On Tuesday May 22, a group of fraudsters who made approximately £2.5 million ($3.3m) selling sick and dying puppies, were jailed at Isleworth Crown Court, London.
The group of six knowingly sold around 5,000 sick puppies to unsuspecting members of the public from houses in west London. They weren't alone in their fraudulent scheme with Daniel Doherty, a vet, falsifying vaccination cards to help the group sell the puppies. He was spared jail and given a 12 month suspended sentence.
Dogs were kept in shed and outbuildings at the defendants' home. Source: RSPCA
RSPCA inspector Kirsty Withnall, who uncovered the gang with help from the Metropolitan Police, said Yorkshire terriers, cavapoos and labradoodles were advertised online and sold for up to £650 each.
She said that sadly the majority of the dogs they recovered have since died or been put to sleep due to the severity of their health problems. According to the BBC, she also said:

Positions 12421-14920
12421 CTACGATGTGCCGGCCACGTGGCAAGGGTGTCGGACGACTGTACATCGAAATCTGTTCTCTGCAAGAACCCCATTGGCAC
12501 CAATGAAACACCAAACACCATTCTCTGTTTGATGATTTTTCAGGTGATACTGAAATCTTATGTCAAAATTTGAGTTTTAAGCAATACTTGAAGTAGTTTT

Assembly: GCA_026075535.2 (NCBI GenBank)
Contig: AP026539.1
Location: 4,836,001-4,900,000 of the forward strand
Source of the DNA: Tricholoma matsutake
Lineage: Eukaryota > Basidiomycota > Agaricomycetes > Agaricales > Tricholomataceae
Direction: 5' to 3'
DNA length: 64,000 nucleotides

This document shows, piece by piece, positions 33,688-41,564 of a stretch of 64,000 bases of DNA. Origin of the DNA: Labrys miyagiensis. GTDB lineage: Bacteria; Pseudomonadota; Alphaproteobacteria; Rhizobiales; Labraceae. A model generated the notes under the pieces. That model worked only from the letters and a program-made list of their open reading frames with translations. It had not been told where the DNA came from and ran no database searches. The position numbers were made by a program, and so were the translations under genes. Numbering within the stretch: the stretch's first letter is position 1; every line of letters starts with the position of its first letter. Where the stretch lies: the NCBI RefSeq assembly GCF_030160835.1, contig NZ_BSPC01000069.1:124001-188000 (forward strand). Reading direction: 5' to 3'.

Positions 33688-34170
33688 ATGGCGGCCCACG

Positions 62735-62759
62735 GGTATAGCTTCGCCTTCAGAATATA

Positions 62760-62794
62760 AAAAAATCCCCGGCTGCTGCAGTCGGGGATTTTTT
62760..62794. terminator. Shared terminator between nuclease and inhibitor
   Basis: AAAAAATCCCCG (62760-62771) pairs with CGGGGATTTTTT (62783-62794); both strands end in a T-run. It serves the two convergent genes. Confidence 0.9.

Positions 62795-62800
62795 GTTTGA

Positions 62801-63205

This was a complicated and multi-faceted, high-volume conspiracy whereby the gang has misrepresented commercial, puppy-farmed dogs imported from abroad as family-bred pets to con members of the public out of money.
The puppies were illegally imported from Ireland before being taken to the defendants' homes where they were kept in plastic sheds, outbuildings and garages.
A family in Feltham, west London, admitted to having to put their new puppy down just days after bringing it home. They discovered that the Cavalier King Charles spaniel, Charlie, had parvovirus. The owner of Charlie said:
Her legs gave way and she had no energy so I took her to the surgery. By the time I got her there she was half lifeless. It was heartbreaking.
Charlie, the Cavalier King Charles Spaniel, who collapsed from parvovirus days after being sold. Source: RSPCA
Shelters are overpopulated with adorable animals just waiting to find a loving family. Adopt, don’t shop! It is a true pity to bring animals into the world with the sole aim of selling them. Animals are not goods to be sold. Adopting an animal will save not just one but two lives; one of the animal you’re welcoming into your home, and the other being the one who will take their free space in the shelter.